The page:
10. Please give an overview of your process for advising the public and receiving public input about proposed highway projects
  6. VII. Public Involvement
    1. Do you have legal requirements for advising the public of proposed highway projects?
    2. Please give an overview of your process for advising the public and receiving public input about proposed highway projects.
  7. Property Management of Real Estate Acquired for Highway Right-of-Way
    1. Please describe your process for disposing of property you own that is no longer needed (excess property).
    2. What records are kept on excess property? Are they kept electronically? What software is used?
    3. Do you lease excess property? If so, under what conditions and to whom do you lease it, and how is it valued?
    4. Do you lease airspace over or along the highway right-of-way? What laws and regulations do you have on airspace use?
    5. Are fiber optics and wireless telecommunication towers accommodated on the highway right-of-way?
    6. Does your country protect roadway capacity and safety by controlling access to the roadway system? How and where do you control it?
  8. Training Programs and Mentoring Procedures for Right-of-Way Staff
    1. Please describe the education and training required for right-of-way employees.
    2. What training and/or mentoring programs do you provide for your employees? Does your agency pay for required training?
    3. Do you require any proficiency certifications, examinations, licenses, or other standardized measures of competency?
    4. Do you use any training methods you think are especially effective?
    5. How do you measure the effectiveness of training?
    6. What role does technology play in:
      1. Training?
      2. Project management?
      3. Property management?

APPENDIX C

CONTACTS IN HOST COUNTRIES

The following list includes people who served as points of contact for the Right-of-Way and Utilities Scanning Study. The team would like to express its gratitude to each of them for their contributions to the success of the trip.

NORWAY

Roar Midtbo Jensen

Norwegian Public Roads Administration (NPRA) Grensevegen 92 Helsfyr, Oslo NORWAY

GERMANY

Hans Mundry

Federal Ministry of Transport, Building and Housing Robert-Schuman-Platz 1 D-53175 Bonn-Bad Godesberg GERMANY

THE NETHERLANDS

Paul van der Kroon

Ministry of Transport, Public Works and Water Management Johan de Wittlaan 3 P.O. Box 20906 2500 EX The Hague THE NETHERLANDS

Hans J.P. van Douwe

Ministry of Transport, Public Works and Water Management Johan de Wittlaan 3 P.O. Box 20906 2500 EX The Hague THE NETHERLANDS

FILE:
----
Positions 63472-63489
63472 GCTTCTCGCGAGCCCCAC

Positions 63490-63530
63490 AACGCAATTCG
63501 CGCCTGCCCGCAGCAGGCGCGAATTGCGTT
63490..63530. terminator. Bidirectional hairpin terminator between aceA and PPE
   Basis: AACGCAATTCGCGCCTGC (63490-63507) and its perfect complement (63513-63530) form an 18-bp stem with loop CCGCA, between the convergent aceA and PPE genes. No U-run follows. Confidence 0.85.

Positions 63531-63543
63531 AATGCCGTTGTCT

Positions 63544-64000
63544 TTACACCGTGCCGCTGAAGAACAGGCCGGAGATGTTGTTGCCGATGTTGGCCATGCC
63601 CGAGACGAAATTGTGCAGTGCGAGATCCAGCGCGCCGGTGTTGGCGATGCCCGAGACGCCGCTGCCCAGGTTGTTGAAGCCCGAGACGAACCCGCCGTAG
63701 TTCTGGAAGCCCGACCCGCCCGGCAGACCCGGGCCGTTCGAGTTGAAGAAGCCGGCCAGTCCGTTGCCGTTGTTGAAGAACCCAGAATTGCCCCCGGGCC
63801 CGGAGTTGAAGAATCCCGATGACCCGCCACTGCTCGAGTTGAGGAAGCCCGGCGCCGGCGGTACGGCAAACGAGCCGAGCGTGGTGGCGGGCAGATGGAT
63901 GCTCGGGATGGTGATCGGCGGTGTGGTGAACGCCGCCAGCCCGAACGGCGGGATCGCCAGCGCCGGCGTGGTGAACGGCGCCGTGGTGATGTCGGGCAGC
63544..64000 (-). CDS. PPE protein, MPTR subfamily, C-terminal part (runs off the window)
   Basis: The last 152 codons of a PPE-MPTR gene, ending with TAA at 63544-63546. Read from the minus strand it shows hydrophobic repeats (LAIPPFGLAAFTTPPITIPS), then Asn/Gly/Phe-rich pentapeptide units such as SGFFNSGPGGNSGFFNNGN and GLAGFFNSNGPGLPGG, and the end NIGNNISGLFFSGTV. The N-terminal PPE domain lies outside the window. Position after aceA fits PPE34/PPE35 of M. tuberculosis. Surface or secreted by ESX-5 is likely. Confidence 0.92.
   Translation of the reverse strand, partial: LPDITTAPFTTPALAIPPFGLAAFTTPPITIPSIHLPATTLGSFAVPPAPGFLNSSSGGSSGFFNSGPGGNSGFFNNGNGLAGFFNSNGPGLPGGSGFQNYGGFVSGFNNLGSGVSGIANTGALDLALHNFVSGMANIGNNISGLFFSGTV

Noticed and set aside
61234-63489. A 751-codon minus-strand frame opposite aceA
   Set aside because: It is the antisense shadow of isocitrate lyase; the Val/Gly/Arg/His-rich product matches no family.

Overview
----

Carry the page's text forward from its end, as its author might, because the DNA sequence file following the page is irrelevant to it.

UNITED KINGDOM

James Bradley

The Highways Agency St. Christopher House Southwark Street London SE1 OTE UNITED KINGDOM

Malcolm Macleod

The Highways Agency St. Christopher House Southwark Street London SE1 OTE UNITED KINGDOM

John Powell

The Highways Agency St. Christopher House Southwark Street London SE1 OTE UNITED KINGDOM

Listed below are the individuals the team met with during the scanning study. The team members wish to express their sincere gratitude to these individuals for their time and hospitality and the valuable information they provided.

NORWAY

Norwegian Public Roads Administration

Per Arne Andresen Olaf Ballangrud Anders Hagerup Tor Hoie Roar Midtbo Jensen Dagfinn Loyland Tormod Olsen Ola Omenas Stein Rinholm Eric Westerlund

The Agricultural University of Norway

Professor Hans Sevatdal

GERMANY

Bundesministerium fur Verkehr (Federal Ministry of Transport)

Vera Gintzel Karl-Heinz Johnen Hans Mundry Karl F. Ribbeck Hans Stumpel Peter J. Weitershagen Edgar Wittmann

THE NETHERLANDS

Ministerie van Verkeer en Waterstaat (Ministery of Transport, Public Works, and Water Management)

Martien Beemsterboer E.J. M. Coenen J.J. Dressing Henk Gieerveld A.J J. Hekker Pieter Jansen Peter Kieft E.J.A. van der Boom Huub van der Kolk Paul van der Kroon H.J.P. van Doewe Gerit van Kekem Robert J.J. van Winden

ENGLAND

Highways Agency

Mike Ainsworth Terry Brackenbury James Bradley Martin Hobbs Malcolm Macleod Mary Moore John Robinson John Sherwood

Valuation Office

David Russell-Smith


APPENDIX D
VIRGINIA DEPARTMENT OF TRANSPORTATION
WOODROW WILSON BRIDGE PROJECT REPORT

Virginia DOT Logo

COST & SCHEDULE SAVINGS
FROM THE EARLY MOVE
INCENTIVE PROGRAM
FOR THE HUNTING TOWER
AND TERRACE BUILDINGS

 

VDOT Right-of-Way Group
December 6, 2001

INTRODUCTION

When the design for the new Woodrow Wilson Bridge was approved, one of the biggest challenges to the Virginia Department of Transportation (VDOT) was the relocation of tenants from one Hunting Tower and three Hunting Terrace apartment buildings that are in the path of the new roadway alignment. To maintain the project schedule, the VDOT right-of-way team used an experimental tenant relocation incentive program in cooperation with the Federal Highway Administration (FHWA) to vacate the properties in time for subsequent construction activities to continue as planned. With the recent successful completion of the relocation effort, this paper summarizes the schedule and cost savings achieved through the relocation incentive program. This incentive is a result of FHWA's right-of-way scanning study in Europe in 2000.

BACKGROUND

During the design phase of the Woodrow Wilson Bridge Project, VDOT determined that one tower apartment and three garden apartment buildings had to be vacated to make room for the expanded Interstate 495/95 Capital Beltway immediately adjacent to the new river crossing. The acquisition and demolition of these properties required the relocation of approximately 333 residential units. A right-of-way production team was hired to assist VDOT in the relocation process and given an aggressive schedule for relocating displaced tenants.